Surging costs of compliance
While it is difficult to estimate precisely the total costs incurred by multi-national corporations operating both in the
United States and Europe in complying with these transparency initiatives, it is undeniable that these costs have skyrocketed
in recent years. CMS predicted that the average labor costs for an applicable manufacturer in complying with the Sunshine
Act would be $159,234 in the first year and $119,426 in the second year. CMS estimated that large manufacturers would spend
$50,000 in the first year and $5,000 in the second year for infrastructure costs, while small manufacturers would spend significantly
less, $4,000 in the first year and $400 in the second year. The threshold size for "small" pharmaceutical manufacturers is
750 employees. Thus, for a pharmaceutical manufacturer, the US government estimated that the cost of implementation would
be roughly $200,000 in the first year.
Industry contacts have scoffed at this low estimate, noting the vast resources needed not only for actual tracking but often
for purchasing databases. Fellow consultants and company personnel responsible for marshaling a company's resources have noted
figures well above $1 million to comply with this US law in the first year. Based on initial estimates from the industry,
the EFPIA Disclosure Code compliance costs are expected to be in the same range.
There are also costs that are difficult to capture, including the loss of opportunity to collaborate with leading physicians
or institutions who have instituted a no-industry payment policy, and the financial consequences for noncompliance as a result
of enforcement actions. In Europe, new data protection regulations could also affect compliance costs around promotion.
Reducing cost of compliance
The increase in public scrutiny through both voluntary and legally mandated disclosures is designed by both organizations
to bolster public confidence in the pharmaceutical industry. Here are a number of recommendations for reducing overall cost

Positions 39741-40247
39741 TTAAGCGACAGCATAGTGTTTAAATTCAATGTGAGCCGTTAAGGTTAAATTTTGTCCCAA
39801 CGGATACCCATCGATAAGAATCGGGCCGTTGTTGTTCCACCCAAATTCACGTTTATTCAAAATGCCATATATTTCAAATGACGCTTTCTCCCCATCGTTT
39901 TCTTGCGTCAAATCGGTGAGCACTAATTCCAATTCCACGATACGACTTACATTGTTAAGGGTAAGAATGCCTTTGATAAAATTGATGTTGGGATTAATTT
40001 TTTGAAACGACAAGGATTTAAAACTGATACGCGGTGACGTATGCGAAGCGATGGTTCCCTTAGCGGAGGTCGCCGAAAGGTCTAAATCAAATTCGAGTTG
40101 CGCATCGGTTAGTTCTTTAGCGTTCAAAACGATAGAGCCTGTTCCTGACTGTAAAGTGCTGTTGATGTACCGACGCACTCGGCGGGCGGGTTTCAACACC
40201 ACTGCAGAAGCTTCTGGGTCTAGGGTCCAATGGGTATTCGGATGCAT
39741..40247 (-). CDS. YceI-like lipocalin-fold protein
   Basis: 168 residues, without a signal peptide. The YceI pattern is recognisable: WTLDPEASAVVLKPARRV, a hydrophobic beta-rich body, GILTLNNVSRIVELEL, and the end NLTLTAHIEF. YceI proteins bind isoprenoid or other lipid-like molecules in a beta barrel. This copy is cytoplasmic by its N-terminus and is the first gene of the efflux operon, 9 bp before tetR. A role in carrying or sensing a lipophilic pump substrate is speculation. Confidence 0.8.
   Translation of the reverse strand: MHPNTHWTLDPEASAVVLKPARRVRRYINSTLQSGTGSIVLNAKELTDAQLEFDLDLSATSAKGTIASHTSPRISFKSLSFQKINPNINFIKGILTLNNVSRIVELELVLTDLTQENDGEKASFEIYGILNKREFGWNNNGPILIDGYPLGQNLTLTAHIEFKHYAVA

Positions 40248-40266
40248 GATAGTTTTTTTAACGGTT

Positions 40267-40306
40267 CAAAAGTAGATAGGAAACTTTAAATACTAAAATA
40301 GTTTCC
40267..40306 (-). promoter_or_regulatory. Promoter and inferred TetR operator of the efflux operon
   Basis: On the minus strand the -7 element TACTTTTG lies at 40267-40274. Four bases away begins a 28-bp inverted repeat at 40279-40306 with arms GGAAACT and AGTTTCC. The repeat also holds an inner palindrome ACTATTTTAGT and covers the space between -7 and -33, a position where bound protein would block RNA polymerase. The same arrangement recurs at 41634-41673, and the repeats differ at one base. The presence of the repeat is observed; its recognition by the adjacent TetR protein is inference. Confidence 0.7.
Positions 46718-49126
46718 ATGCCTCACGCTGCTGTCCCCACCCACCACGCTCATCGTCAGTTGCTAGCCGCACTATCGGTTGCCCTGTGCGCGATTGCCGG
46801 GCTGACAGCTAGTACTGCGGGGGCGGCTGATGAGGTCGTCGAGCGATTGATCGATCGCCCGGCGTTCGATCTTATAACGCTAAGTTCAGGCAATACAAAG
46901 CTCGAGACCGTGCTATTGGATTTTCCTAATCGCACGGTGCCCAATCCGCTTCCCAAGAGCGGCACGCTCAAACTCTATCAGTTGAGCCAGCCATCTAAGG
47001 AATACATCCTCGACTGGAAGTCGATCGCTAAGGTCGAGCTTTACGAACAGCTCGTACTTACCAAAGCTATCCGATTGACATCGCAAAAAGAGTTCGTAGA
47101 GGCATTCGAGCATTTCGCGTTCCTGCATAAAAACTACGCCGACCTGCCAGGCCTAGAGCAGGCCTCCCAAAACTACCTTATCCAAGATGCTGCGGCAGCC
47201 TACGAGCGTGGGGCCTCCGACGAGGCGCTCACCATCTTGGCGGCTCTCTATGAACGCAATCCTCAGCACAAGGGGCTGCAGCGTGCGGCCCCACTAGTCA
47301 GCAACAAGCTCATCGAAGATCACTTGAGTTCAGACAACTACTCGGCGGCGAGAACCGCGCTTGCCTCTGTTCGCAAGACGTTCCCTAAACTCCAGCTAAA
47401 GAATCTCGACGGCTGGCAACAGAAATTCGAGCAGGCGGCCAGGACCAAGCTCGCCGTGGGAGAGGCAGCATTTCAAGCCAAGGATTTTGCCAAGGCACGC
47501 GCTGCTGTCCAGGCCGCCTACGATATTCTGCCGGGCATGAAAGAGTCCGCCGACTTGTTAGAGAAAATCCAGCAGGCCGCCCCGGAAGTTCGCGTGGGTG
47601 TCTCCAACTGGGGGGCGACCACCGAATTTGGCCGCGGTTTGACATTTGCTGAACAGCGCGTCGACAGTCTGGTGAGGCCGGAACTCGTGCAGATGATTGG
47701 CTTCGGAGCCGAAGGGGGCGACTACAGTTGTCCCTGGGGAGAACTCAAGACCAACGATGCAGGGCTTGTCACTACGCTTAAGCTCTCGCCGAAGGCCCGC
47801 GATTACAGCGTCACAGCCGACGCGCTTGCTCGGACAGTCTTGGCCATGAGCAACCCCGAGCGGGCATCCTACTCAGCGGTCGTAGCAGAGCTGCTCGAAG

while not short-changing the legal obligations around compliance efforts:
» Designate personnel with compliance responsibility as early as possible and shop around for experienced outside firms.
- Tracking and reporting accurately is important not only because of the legal fines that can be imposed, but the risk of investigations
by the US Department of Justice for Anti-Kickback allegations or potential False Claims Act suits that could arise after publication.
» Determine whether any exceptions apply.
- Does the 10 percent of annual revenues limit apply under the Sunshine Act?
- Can any of your separate divisions be considered exempt from US reporting obligations because it only manufactures non-covered
- Does the transfer of value relate to over-the-counter medicines, items of medical utility, meals and drinks, or medical samples
which are excluded from EFPIA's Disclosure Code?
» Anticipate strategic growth areas and analyze whether transparency rules will apply to those business sectors. If so, plan
compliance efforts early.
There are many additional legislative transparency mandates, spanning countries as diverse as France and Slovakia that companies
must monitor. Countries in Asia, such as Japan, have their own transparency initiatives. Pressures and interest to do the
same is growing in key emerging country markets like China. We believe this global trend of seeking transparency between manufacturers
and providers will require sustained focus on managing these rising compliance costs, in much the same way that companies
have tackled the cost burden in product registration and approvals.
Hae-Won Min Liao is Partner at Sidley Austin LLP. She can be reached at firstname.lastname@example.org
. Michele Tagliaferri is Counsel at Sidley Austin LLP. He can be reached at email@example.com